The U.S. Senate’s top Republican said he “can’t imagine” that his party would back an increase in the nation’s borrowing authority without demanding some conditions.
“I doubt if the House or, for that matter, the Senate is willing to give the president a clean debt ceiling increase,” Minority Leader Mitch McConnell told reporters today. “Every time the president asks us to raise the debt ceiling is a good time to try to achieve something important for the country.”
Congress in an Oct. 16 agreement suspended the debt limit through Feb. 7, and Democrats and President Barack Obama are seeking to increase U.S. borrowing authority with no conditions attached. The government can use so-called extraordinary measures to avoid missing payments, which Treasury Secretary Jacob J. Lew has said will let the government pay bills for about a month longer.
The comments by McConnell, a Kentucky Republican, signal his party is unwilling to accept as a precedent the October deal to suspend the borrowing limit of $16.7 trillion without conditions. House Budget Chairman Paul Ryan, a Wisconsin Republican, said Dec. 15 on “Fox News Sunday” that Republicans would decide in January what to seek in exchange for a debt-limit increase.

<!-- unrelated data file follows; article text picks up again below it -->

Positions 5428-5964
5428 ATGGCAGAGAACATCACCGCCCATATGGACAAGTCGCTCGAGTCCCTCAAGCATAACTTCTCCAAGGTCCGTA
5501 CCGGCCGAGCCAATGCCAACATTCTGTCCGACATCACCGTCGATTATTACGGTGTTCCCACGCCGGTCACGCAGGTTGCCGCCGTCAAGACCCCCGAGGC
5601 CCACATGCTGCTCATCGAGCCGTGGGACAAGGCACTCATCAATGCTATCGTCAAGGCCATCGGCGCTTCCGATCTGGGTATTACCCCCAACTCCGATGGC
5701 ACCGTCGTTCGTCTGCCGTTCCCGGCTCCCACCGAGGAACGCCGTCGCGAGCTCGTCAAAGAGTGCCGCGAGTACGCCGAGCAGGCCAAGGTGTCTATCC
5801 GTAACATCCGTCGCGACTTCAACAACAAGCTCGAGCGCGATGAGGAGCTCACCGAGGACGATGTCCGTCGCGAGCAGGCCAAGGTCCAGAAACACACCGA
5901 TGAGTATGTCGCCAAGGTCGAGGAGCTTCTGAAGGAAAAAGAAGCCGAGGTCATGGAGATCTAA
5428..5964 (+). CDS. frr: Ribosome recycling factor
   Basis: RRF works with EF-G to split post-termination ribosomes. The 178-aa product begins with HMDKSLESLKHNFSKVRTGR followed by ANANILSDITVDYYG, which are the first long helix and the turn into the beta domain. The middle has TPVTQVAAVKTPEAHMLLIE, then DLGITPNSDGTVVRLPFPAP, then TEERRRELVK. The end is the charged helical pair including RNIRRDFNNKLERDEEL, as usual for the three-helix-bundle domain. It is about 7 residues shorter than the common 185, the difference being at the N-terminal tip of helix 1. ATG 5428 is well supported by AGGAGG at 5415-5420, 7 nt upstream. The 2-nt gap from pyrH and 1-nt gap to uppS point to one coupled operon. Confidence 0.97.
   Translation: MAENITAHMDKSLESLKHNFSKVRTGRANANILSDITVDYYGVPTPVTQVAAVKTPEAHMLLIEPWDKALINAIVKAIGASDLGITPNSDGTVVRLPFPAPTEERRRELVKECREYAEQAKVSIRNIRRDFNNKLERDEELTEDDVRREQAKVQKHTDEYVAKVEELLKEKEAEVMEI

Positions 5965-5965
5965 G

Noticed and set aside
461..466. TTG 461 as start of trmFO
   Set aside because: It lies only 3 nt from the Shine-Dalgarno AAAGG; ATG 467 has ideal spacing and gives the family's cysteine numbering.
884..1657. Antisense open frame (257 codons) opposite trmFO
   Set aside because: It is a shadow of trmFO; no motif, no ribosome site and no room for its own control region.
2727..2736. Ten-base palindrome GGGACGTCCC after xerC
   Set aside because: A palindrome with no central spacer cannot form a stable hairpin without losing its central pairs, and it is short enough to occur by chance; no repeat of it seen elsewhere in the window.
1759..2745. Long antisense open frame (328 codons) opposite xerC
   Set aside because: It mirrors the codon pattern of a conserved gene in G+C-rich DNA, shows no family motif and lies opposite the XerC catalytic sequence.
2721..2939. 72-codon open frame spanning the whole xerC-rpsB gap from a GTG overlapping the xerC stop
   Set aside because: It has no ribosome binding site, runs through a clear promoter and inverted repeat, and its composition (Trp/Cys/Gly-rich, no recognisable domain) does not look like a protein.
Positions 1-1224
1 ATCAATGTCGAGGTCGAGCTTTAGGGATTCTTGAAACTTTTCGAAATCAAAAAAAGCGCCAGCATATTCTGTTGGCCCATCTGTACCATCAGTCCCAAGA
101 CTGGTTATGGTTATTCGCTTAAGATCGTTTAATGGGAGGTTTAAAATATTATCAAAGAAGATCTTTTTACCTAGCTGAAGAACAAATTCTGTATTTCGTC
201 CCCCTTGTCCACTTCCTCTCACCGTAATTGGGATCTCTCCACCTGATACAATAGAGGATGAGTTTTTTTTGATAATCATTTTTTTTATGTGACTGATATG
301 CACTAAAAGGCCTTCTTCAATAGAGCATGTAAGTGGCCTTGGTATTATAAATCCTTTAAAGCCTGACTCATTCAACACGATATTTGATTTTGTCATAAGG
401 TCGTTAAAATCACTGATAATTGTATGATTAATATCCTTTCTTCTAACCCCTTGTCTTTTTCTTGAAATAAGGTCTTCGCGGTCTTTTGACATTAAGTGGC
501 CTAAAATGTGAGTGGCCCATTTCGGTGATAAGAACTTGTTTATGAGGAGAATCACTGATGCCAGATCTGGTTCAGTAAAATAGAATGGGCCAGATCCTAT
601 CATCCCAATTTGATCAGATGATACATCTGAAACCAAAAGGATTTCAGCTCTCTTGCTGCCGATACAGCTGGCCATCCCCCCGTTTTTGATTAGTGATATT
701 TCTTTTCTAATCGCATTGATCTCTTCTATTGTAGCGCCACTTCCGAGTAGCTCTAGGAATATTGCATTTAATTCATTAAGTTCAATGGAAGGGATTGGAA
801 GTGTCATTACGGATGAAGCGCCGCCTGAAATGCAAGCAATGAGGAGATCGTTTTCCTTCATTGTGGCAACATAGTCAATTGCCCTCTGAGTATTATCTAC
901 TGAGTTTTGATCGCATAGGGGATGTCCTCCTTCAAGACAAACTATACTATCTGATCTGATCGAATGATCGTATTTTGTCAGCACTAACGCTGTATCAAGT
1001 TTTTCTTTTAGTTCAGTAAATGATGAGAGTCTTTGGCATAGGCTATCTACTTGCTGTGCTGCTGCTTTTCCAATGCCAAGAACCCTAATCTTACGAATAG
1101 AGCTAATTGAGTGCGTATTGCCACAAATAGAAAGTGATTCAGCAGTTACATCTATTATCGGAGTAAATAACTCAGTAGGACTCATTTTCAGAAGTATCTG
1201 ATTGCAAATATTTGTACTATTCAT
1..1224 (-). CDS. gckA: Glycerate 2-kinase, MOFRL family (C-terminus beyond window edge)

McConnell, a chief architect of a 2011 law raising the debt ceiling and the October deal to suspend the limit and end a 16-day government shutdown, said he was eager to see what conditions the Republican-controlled House would seek.
“I can’t imagine it being done clean,” he said. “We’ll have to see what the House insists on adding to it as a condition for passing it.”
House Republicans, backed by Senate counterparts including McConnell, this year insisted on changes to Obama’s signature 2010 health care law in return for raising the limit. Democrats refused and Republicans eventually dropped their demand.
Republicans have been criticizing the health care law with renewed vigor since the botched October rollout of online health-care exchanges.
Senate Majority Leader Harry Reid, a Nevada Democrat, told reporters today that he didn’t think Republicans would seek to force another fight by attaching conditions to an increase in borrowing authority.
“I can’t imagine the Republicans want another fight,” Reid said. “We’ve passed two debt ceilings in the very recent past, and we should do another one.”
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